Promissory notes—structure and parties
Produced in partnership with Ed Bellamy, Marta Bishop and Jad Hussain of Paul Hastings (Europe) LLP
Promissory notes—structure and parties

The following Banking & Finance guidance note Produced in partnership with Ed Bellamy, Marta Bishop and Jad Hussain of Paul Hastings (Europe) LLP provides comprehensive and up to date legal information covering:

  • Promissory notes—structure and parties
  • Parties to a typical promissory note
  • Structure diagram
  • Stages of a promissory note transaction
  • Limitation periods
  • Transferring promissory notes

A promissory note is a type of bill of exchange (for more information, see Practice Note: Bills of exchange—structure and parties) and accordingly governed by detailed provisions of the Bills of Exchange Act 1882 (BEA 1882).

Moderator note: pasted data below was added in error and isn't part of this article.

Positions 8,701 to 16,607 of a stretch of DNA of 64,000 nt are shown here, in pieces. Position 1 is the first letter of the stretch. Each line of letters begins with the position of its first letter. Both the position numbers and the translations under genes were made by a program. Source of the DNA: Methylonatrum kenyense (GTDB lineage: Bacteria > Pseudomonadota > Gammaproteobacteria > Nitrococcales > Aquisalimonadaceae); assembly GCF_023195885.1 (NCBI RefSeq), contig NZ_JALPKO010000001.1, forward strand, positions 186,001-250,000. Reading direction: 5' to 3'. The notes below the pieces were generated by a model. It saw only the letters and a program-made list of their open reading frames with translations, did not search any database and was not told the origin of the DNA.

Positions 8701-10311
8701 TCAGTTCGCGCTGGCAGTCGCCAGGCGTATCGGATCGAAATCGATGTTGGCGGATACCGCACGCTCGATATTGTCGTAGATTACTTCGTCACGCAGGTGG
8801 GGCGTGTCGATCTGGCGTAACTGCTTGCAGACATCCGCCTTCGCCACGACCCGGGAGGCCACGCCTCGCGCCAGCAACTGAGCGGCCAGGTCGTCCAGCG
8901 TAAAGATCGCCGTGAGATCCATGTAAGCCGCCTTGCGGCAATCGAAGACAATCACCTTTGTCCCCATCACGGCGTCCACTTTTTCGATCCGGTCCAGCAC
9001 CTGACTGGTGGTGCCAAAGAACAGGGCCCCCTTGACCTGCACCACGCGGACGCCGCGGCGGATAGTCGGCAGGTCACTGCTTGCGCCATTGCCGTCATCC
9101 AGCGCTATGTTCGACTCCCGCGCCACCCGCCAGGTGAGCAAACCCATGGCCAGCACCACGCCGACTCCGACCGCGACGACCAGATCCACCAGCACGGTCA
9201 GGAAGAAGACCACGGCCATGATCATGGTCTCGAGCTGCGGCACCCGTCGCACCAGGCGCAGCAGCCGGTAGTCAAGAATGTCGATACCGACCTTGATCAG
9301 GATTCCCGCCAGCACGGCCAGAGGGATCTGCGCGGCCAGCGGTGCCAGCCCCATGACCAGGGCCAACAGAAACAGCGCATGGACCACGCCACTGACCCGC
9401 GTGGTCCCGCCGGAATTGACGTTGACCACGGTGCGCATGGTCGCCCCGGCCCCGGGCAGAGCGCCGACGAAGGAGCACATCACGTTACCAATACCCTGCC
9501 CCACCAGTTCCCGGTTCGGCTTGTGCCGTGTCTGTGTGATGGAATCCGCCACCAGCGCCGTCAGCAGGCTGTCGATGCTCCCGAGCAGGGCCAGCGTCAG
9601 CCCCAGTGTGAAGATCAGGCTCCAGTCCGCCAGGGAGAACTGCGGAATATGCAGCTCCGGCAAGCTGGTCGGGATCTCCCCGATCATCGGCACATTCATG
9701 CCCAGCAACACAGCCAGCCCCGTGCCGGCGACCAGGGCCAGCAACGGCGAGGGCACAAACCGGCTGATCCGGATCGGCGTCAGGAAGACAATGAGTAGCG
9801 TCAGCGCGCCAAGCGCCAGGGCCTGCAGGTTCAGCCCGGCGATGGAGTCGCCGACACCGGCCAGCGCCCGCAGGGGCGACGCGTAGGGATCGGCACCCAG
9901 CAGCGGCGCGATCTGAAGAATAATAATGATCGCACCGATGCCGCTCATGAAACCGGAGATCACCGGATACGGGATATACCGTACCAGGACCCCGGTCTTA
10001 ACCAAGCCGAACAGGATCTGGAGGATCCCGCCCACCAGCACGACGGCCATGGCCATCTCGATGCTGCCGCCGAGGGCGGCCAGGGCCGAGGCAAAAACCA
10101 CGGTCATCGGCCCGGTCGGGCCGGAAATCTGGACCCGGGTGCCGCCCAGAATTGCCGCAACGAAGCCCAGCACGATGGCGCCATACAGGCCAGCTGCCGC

BEA 1882, s 83(1) provides that a promissory note is:

'…an unconditional promise in writing made by one person to another signed by the maker, engaging to pay, on demand or at a fixed or determinable future time, a sum certain in money, to, or, to the order of, a specified person or to the bearer.'

Promissory notes are negotiable instruments which means that they can be transferred, either by delivery (if it is a bearer instrument) or endorsement and delivery (if it is payable to a specified person). They are similar to bills of exchange and are used widely in trade finance transactions where money is loaned to the maker of the promissory note. Whilst there are other differences, the essential difference between the two is that a promissory note is a ‘promise’ to pay by the maker of the note whereas an ‘ordinary’ bill of exchange is an ‘order’ for one party to pay another party.

This Practice Note looks at:

  1. the parties to a promissory note

  2. the usual stages of a transaction involving a promissory note

  3. limitation periods for promissory note transactions, and

  4. how a promissory